The ride began well with Dion on the RG400, John on his Triumph triple (the Rotary is need of serious attention apparently), Ian on his GiXer, Bruce on his TZR, Bryan on his TS185 and yours truly on the XJ set off up Andrew Young Street looking forward to custard squares and a warm fire at our destination. Heading out of town via Rangitikei St saw the usual cloud of blue haze trailing (I am sure the Donald would have been impressed) from the pose of bikes as they passed the town boundary. The metropolis of Bunnythorpe soon passed by with Feilding International Airport indicating our right turn towards Colyton. But then!!
"It started going slower and slower..." Coming up on the parked bikes with Sir Al and the others looking at the bike did not bode well. The pulling of the spark plug revealed an unwelcome aluminium shimer that meant one thing! Calls were made to organise the collection of the bike and the site of Sir Al pushing the bike down the road was a sad ending to his ride for the day. But what about the rest of us? What was left of the morning was ahead of us. Ian's plans were interrupted with a cellphone call to head to Wellington to rescue his son. John was going to hunt down some mates out riding with the Central Districts Touring club. Dion, Bruce and myself decided to head south for a coffee at Shannon and a visit to his shed.
We were now down to three and after skirting the back of Palmy down the Kairanga Bunnythorpe road we headed down Lockwood and Main Drain and Rangiotu Roads and then into Himatangi Block Road. After missing the turn and turning around in a driveway I had a little whoopsie and ended up with the mighty XJ on the ground. Thank goodness Dion was nearby and helped me lift the XJ off the ground. They certainly are heavy beasts and apart from a broken indicator, a small dent in the muffler and my pride we were under way fairly again. The incident certainly makes one think about maybe its time to get one of my lighter bikes back on the road! We were soon coming to the end of the Foxton Shannon Road and parked ourselves up around one of the Shannon cafes. The town and the cafe were certainly very busy with the town becoming more of destination these days rather than a place you pass through.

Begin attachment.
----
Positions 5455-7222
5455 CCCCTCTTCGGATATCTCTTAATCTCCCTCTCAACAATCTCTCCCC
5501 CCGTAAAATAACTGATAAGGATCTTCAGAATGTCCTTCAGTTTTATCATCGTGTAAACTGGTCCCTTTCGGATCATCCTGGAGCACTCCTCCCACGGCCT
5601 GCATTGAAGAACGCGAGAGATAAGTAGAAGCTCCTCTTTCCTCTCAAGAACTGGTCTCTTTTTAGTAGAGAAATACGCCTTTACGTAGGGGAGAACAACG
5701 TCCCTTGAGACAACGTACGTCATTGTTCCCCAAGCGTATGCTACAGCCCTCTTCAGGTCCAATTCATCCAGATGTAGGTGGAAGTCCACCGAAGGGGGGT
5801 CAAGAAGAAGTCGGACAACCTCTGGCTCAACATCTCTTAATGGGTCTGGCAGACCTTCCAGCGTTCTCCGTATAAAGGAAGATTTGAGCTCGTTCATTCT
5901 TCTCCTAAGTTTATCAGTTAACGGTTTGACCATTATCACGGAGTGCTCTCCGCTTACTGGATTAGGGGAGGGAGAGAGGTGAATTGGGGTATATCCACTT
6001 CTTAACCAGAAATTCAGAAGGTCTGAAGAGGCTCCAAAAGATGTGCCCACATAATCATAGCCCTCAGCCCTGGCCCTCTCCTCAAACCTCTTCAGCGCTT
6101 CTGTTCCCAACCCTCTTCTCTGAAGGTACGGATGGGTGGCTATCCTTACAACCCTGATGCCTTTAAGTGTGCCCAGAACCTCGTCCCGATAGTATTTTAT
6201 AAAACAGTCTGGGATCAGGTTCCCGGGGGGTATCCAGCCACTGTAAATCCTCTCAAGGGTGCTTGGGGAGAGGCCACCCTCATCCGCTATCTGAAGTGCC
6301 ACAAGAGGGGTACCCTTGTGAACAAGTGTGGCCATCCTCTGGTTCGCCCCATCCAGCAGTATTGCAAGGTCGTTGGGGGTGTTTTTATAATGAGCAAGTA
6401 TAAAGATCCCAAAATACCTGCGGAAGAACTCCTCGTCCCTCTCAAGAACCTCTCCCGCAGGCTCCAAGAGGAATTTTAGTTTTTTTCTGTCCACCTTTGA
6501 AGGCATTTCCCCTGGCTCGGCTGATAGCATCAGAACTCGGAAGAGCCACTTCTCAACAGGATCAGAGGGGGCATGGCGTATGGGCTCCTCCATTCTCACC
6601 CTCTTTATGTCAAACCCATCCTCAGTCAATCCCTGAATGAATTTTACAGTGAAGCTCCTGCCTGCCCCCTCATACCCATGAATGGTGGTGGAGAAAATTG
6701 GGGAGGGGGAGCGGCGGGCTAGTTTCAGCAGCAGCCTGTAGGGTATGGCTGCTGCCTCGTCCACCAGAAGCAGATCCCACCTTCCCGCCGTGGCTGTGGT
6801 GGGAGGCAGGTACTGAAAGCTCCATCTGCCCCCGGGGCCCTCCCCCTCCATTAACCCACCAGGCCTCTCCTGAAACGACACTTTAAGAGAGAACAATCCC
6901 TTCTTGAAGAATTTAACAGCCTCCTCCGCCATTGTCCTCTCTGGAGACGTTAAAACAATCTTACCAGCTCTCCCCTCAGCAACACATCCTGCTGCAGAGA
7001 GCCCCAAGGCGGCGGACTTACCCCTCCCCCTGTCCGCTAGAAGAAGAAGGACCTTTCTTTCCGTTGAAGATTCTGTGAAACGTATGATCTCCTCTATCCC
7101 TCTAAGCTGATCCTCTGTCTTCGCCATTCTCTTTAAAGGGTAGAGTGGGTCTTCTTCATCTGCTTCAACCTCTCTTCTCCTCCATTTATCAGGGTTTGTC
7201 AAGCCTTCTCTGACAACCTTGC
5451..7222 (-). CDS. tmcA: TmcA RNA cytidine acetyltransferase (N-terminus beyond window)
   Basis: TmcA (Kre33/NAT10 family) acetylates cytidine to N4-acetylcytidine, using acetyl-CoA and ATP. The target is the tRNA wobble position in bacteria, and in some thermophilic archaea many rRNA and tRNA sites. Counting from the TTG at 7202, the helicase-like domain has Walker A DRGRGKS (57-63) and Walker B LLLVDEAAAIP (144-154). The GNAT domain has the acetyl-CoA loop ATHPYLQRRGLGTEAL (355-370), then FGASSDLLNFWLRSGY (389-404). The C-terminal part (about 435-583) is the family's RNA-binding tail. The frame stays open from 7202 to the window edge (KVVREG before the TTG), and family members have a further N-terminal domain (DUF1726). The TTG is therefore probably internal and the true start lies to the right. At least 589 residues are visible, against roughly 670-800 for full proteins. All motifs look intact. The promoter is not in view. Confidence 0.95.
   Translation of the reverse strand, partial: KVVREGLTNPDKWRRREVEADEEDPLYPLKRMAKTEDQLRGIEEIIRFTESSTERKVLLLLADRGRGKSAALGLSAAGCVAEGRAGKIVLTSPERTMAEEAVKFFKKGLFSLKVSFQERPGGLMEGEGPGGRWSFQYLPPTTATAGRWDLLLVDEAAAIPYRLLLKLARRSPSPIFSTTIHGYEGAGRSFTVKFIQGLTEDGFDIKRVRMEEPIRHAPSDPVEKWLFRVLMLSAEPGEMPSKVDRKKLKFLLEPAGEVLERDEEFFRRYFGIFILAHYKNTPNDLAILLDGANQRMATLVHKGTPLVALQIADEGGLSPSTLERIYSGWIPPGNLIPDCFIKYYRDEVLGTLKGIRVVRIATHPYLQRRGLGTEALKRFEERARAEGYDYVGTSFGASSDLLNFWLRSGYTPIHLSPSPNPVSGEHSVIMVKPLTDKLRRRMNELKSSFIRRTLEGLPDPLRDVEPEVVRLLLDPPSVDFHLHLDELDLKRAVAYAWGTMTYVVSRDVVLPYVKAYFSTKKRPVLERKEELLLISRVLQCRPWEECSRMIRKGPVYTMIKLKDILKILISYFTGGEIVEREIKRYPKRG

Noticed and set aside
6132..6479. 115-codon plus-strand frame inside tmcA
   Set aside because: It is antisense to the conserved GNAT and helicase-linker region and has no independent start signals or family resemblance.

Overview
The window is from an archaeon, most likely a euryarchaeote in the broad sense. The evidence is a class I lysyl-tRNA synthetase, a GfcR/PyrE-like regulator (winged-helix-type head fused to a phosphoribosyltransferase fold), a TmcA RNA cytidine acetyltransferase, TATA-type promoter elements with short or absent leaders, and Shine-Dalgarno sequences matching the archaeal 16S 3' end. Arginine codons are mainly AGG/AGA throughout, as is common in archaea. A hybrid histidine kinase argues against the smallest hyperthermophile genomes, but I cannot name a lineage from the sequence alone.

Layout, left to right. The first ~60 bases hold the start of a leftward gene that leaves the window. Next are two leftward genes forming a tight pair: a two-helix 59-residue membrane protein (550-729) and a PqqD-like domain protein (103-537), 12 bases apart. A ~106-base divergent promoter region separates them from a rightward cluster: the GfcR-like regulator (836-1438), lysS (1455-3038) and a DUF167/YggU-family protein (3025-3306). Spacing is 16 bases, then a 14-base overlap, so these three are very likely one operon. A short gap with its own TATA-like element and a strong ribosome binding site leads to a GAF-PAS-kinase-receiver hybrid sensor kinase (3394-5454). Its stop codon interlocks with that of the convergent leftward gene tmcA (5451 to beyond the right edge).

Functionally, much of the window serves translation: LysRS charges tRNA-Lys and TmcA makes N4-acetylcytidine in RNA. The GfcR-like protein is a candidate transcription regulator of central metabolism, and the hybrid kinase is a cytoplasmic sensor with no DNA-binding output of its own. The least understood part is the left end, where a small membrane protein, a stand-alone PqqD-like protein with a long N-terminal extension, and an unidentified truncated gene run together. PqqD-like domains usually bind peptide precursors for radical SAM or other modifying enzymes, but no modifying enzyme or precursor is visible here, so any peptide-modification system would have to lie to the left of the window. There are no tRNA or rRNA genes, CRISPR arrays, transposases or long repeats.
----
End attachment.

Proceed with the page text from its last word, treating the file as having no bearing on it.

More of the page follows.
It was great sitting outside the cafe watching the world go by talking about bikes. It made me think about how great it was to be sitting around the table with a couple of genuine two stroke enthusiasts. Dion and Kim have between them resurrected a number of two strokes including the RG400 Dion was riding. They have now taken it to another place and space by racing the bikes as well. Bruce has over the years bought and sold a number of bikes, many of them two strokes. His current project is the rejuvenation of what is a very rare bike, a Kawasaki KR1S. Can't wait to see it on the road. A great effort guys and a valuable contribution to our motorcycling heritage. Unfortunately the gas bagging got away on us and we had to return to town without checking out Bruce's garage, although we had a quick swing by Sir Als place to see how the Bighorn was. The screwdriver disappearing down plug hole with the piston at TDC said it all! In spite of this Sir Al is determined to get it back on the road asap!
It certainly was an eventful ride with more stories to be told as a result. Keeping these pesky two strokes on the road is certainly a challenge but great to be part of a crew who value them and put in a lot of time, effort, money and energy to keep them on the road. Roll on next Sunday!
PS. Bryan missed all the action after he ducked into Feilding to change bikes. His ride to and from Hunterville was rather lonely. All good Bryan I have your number now!